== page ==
Well, I'm back at work, a day early, and there's lots of fodder for writin' on, but today's a non-maritime entry. Today I'm a talk about teh gunz.
OK, as most here know, I'm from Massachusetts. I live here, still, even though I've lived elsewhere, and mostly preferred elsewhere to here.
I moved to the town of Stoughton, MA, not for the scenery, not for the wide open spaces, or for the low crime rate. Stoughton has none of these things. I moved here because my wife is an immigrant, and Stoughton has a large Brazilian community, and, I being the traveling mariner that I am, I thought it best that my wife has the support of her own friends and family nearby while I'm not around. Plus, the language thing.
Anyhow, what with the town being pretty much a shithole, at least in comparison with other bedroom community suburbs of Boston, I thought it best that I get a handgun.
As a somewhat decent shot with a rifle, handguns aren't my forte. To maintain legal compliance, I attended an approved handgun safety class.
So, upon returning home after my last voyage, I checked with the Stoughton Police Department, and found that their licensing officer was available 4 days a week in the afternoons. So far so good.
I picked a day where I had a window of opportunity of about an hour between running errands and picking up my son at his schoolbus stop. I arrived at the Stoughton police station, found a parking spot and waded into a small crowd of pimpled teens dressed shittily but identically, attempting to be non-conformists, I guess.
I wait in line between a miserable looking teen and a very angry and vocal old lady. So be it. No one goes to the cop shop smiling.
The kid is in some kind of trouble, and is turning himself in, from what I can gather. The old lady is completely pissed off about the traffic accident she caused. I know this because the watch officer is behind 2 inches of bulletproof glass, purpose-built, I suppose, but giving the impression that the cops are squatting in an old inner-city bank. Communication is done prison-style, by shouting at a microphone. So I get to learn that the kid in front of me is a fuckup, and I am scared by the old lady, so I let her go, not wanting to shout to the crowd that I want guns, dammit.
Oh, the crowd. Yes, there was a crowd there. There were the pimply-faced, shittily dressed kids. A 'scared straight' program, I think. Whatever, the kids were all glaring and grumbling and cussing, and I repeatedly patted my pocket to make sure that my wallet was there.
So, I get to run the gauntlet of misanthropic law-breakers of all ages, and come to the counter at last. The officer at the window is polite, but the poor prick's mouth hangs open like he's a venus fly trap when he's not talking. Not a good sign when the officer of the watch is a mouth-breather. Whatever, maybe he had hay fever or something. Anyhow, I try to quietly tell him that I'm there to apply for a concealed carry permit.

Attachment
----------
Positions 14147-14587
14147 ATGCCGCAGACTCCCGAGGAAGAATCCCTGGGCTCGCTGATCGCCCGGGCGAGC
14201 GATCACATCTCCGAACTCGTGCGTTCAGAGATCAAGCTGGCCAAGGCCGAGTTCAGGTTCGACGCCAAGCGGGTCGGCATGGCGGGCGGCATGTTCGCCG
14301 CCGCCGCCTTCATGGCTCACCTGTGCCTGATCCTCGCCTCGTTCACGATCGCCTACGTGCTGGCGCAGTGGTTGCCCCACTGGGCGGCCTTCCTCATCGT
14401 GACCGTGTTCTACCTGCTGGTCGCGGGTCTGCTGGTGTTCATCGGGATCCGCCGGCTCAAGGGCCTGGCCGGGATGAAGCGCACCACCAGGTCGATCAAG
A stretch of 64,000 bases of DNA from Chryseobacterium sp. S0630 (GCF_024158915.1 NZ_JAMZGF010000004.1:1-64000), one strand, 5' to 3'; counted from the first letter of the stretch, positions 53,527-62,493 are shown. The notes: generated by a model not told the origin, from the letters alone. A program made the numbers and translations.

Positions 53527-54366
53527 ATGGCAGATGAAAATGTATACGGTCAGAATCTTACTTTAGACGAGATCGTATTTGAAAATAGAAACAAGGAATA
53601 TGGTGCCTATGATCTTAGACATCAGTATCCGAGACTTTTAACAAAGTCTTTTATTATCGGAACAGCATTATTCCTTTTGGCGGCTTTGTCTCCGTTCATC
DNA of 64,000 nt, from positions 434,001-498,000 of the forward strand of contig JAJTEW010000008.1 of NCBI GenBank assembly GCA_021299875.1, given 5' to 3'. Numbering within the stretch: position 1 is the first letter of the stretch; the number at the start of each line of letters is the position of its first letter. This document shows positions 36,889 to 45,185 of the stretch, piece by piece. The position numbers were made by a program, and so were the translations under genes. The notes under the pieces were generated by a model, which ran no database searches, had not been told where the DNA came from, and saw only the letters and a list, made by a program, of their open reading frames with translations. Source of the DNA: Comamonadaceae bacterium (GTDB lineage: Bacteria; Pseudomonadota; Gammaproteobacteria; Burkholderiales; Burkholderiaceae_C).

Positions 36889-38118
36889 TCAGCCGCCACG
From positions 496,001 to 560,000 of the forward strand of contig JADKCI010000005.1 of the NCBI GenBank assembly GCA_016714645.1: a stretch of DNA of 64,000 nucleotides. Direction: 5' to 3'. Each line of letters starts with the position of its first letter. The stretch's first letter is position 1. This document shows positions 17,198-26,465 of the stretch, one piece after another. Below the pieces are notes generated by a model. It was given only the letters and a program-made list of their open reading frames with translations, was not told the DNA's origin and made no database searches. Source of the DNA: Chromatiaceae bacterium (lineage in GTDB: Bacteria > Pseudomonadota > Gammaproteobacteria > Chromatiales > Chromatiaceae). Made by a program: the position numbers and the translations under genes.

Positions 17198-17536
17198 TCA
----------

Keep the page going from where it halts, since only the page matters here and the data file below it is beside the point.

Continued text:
Anyhow, had I known that this would open up a little space around me, I would have farted beforehand to let the crowd get a running start. I now have my 3-foot bubble back, anyhow.
The cop takes my driver's license asks me to wait, and disappears.
Now, when I say disappear, I mean, he's gone. As in no one's at the window. For about 10 minutes. Then the guy returns, refuses to look at me, and goes about his business. Whatever, we live next to Brockton, MA, and Stoughton is conveniently located to give the massive criminal population of Brockton a short commute home after stealing your car, or shooting someone. I'm sure the cops are busy.
BUT, 45 minutes later, I'm nervous. The guy with my license won't look up or respond to my polite waves through the window so I can ask whether or not I'm waiting to meet with someone or merely to be a convenient host for the Impetigo that I'm sure I am being exposed to by the tides of humanity's dregs.
Fuck it, I slap the glass a few times, and shout "Hello!" in a semi-polite loud fashion. The mouth-breather looks up. Angels rejoice, I have been noticed! And I back down off my high horse, unfortunately, merely saying that I've been sitting forever, and I don't know who or what I'm waiting for, but I need my license so I can go get my kid. The guy holds up the #1 finger (believe me, I was looking for which one was up. I don't like being dicked around, and I am feeling the fickle tickle of finger #11 at this point)
It takes 5 minutes for the guy to get up, walk 15 feet around the big glass wall and hand me my license. Ironically, I now have to speed down the streets to beat the bus to the bus stop so my 6-year old doesn't get a commemorative photo on a milk carton. So, I break the law, having just tried to abide by it.
Next day... more or less the same thing. I wait one hour, ask some more questions ("The Lieutenant is with someone"), and get a little more brave (By which I mean I say "The sign says to be here Monday to Thursday at this time. This is my second day here at this time") in wondering why I can't be seen.
Then the answer hits me. I'm not a criminal. If I had said "Hello, I've got a dozen hookers in my trunk and need to locate a bag of lime, a pickaxe and a mining helmet," I suppose I'd have gotten the guy behind the window to help. But no, I'm not one of those people who breaks the law. I just want some protection from those people, and, since the officers of the Stoughton PD have a fine tradition of turning state's evidence against each other in order to avoid jail time, I suppose I should understand that I'm a low-priority case.
Anyhow, here's a nice 3rd-finger salute for the Stoughton, MA police department: Of the criminals, by the criminals, for the criminals, you can't do anything right, and that includes helping the shrinking segment of the population who are actually there to uphold the law, as opposed to violating it...
Stand firm, ye boys of Maine
35 minutes ago